Have you ever wondered how the term “new wave” became attached to so many punk-adjacent artists in the 70s and 80s? Well, wonder no more! In a conversation with punk rock photographer Michael Grecco and founder of the Rock Photography Museum, Drew Evans, Tina Weymouth and Chris Frantz of Talking Heads fame shared the story of the origins of new wave.
Picture this: it’s the late 70s, and program directors at radio stations across the country (with a few notable exceptions in places like Boston) are turning their noses up at anything labeled “punk rock.” Meanwhile, up and coming artists with punk rock roots, like Talking Heads, are in desperate need of air time, as radio play is the ticket to touring both nationally and abroad.
Now imagine you’re personally invested in making Talking Heads a success; what do you do? If you’re legendary music executive Seymour Stein, you invent a brand-new genre for your promising young clients. It sounds just the same as before, but with a more palatable name: new wave.
Yes, you read that right; Seymour Stein coined the term “new wave” in an effort to get Talking Heads on the radio. And it worked! Program directors who balked at all things punk (on account of the word’s decidedly unwholesome connotations) were more than willing to play songs by new wave artists.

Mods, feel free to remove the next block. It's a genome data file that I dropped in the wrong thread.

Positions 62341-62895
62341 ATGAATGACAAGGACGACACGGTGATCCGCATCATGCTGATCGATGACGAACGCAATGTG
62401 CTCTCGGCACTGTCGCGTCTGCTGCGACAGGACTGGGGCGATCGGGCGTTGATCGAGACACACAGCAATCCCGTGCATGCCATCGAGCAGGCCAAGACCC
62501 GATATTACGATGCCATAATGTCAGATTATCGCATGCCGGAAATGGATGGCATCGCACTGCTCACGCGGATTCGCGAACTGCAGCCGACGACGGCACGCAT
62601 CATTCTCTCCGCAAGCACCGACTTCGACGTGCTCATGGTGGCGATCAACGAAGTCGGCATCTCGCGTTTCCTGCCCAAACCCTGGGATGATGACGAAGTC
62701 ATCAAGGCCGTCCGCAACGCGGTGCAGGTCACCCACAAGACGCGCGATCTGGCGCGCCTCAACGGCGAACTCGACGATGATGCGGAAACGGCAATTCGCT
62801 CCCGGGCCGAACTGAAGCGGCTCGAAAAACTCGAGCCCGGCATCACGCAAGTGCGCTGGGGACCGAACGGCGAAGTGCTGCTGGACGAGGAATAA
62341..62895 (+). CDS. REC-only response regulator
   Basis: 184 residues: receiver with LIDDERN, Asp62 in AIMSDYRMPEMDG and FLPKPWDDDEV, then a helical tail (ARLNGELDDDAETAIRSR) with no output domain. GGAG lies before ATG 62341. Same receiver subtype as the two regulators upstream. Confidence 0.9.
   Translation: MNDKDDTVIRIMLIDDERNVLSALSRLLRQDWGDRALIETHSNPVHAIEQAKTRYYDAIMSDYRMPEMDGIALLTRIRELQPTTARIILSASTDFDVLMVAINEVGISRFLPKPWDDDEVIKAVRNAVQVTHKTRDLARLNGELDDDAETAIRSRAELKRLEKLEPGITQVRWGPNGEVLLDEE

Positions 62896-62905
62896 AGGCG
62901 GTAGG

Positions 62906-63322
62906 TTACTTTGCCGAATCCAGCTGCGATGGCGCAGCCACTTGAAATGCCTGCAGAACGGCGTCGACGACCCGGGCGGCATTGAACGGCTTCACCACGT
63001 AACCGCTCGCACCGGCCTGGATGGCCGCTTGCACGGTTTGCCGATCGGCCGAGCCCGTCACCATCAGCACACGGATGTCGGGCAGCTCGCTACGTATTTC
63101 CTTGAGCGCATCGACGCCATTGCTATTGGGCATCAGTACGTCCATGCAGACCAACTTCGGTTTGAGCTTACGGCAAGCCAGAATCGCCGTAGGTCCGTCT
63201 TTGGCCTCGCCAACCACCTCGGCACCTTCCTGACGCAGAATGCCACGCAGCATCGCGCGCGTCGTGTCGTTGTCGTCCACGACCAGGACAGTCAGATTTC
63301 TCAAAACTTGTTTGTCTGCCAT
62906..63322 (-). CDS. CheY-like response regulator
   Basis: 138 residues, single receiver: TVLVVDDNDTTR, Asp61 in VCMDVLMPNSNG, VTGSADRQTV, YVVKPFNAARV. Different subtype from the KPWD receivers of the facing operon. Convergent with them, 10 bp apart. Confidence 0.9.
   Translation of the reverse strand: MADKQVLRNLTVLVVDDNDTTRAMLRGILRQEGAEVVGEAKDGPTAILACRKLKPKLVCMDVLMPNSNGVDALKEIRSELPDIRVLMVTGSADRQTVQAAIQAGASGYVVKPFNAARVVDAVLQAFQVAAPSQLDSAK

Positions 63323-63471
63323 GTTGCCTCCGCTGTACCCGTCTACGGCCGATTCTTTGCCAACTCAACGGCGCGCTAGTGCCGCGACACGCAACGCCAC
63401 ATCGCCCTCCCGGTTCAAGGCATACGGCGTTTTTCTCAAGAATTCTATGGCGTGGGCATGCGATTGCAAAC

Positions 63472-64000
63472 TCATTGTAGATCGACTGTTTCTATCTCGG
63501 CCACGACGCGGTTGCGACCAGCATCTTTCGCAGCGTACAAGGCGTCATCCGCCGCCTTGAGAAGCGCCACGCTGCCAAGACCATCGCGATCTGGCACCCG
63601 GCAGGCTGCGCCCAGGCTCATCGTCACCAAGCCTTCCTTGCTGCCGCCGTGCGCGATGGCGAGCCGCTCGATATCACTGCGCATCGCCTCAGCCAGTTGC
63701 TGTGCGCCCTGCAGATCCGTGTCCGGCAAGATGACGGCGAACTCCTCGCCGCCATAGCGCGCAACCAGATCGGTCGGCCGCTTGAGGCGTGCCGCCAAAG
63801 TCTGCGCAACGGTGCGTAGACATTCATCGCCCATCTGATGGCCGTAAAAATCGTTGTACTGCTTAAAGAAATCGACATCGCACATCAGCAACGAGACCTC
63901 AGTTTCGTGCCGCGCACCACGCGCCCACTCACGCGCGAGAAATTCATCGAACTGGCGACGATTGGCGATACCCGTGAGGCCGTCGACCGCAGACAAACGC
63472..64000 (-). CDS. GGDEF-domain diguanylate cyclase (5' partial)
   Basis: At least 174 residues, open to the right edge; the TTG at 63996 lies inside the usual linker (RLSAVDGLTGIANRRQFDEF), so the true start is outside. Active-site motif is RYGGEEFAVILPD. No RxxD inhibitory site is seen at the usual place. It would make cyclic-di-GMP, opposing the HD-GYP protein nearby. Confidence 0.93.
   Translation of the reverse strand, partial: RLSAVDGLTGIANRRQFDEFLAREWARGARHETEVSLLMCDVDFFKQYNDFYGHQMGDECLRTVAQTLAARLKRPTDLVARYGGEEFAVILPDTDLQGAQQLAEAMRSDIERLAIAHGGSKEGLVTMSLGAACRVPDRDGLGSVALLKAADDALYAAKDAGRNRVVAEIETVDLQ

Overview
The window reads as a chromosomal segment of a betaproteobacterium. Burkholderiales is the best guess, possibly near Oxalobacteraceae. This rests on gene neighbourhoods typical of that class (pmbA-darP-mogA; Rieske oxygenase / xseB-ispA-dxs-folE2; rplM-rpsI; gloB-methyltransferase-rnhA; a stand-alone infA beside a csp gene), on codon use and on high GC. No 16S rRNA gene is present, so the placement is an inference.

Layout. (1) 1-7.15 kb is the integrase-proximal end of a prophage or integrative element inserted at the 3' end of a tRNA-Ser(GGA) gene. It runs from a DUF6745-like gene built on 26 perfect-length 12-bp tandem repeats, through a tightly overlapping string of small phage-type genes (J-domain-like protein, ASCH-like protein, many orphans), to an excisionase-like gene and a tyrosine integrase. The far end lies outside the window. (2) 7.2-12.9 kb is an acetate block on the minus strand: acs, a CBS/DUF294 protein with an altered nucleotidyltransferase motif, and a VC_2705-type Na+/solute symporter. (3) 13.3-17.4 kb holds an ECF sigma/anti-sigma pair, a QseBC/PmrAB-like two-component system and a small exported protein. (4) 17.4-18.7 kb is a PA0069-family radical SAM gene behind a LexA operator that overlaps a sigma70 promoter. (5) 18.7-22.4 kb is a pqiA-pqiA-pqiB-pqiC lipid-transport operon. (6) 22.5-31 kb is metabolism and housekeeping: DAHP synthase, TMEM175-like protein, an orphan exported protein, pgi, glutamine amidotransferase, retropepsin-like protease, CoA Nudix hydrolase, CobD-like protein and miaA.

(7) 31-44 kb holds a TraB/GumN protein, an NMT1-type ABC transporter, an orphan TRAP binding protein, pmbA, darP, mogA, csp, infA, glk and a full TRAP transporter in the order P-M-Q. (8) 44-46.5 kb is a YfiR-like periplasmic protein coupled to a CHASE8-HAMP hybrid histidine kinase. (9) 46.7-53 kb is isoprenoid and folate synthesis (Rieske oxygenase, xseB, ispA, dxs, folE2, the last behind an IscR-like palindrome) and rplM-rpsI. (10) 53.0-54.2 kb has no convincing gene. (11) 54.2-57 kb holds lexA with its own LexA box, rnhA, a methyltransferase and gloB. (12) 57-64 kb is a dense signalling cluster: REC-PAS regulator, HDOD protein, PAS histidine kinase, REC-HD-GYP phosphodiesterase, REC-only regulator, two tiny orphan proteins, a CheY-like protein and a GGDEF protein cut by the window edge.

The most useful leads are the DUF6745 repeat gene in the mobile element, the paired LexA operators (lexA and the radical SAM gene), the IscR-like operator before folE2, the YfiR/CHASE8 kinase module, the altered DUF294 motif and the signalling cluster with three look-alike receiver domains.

Despite the fact that the creation of new wave as a musical genre was undeniably a marketing ploy, I feel compelled to point out that the name is actually quite appropriate, especially for a group like Talking Heads.
Here’s why: Stein borrowed the term from the French art film movement, “La Nouvelle Vague”, or to English speakers, “French New Wave.” La Nouvelle Vague was all about rejecting traditional filmmaking conventions and experimenting with new styles, ideas, and techniques.
Sound familiar? If ever there was a musical analogue to French New Wave Cinema, it had to be Talking Heads. Stein knew exactly what he was doing when he introduced the phrase “new wave” into the music industry’s lexicon.
So, now you know; the new wave genre was created by Seymour Stein for Talking Heads as a PR stunt. If you’d like to hear the conversation between Weymouth, Frantz, Grecco, and Evans for yourself, keep an eye on the RPM podcast feed.
Interested in new wave? Pick up a copy of photographer Michael Grecco’s punk rock book, “Punk, Post Punk, New Wave: Onstage, Backstage, and In Your Face,” to see incredible images of new wave legends like Adam and the Ants, Devo, Bow Wow Wow, and of course, Talking Heads.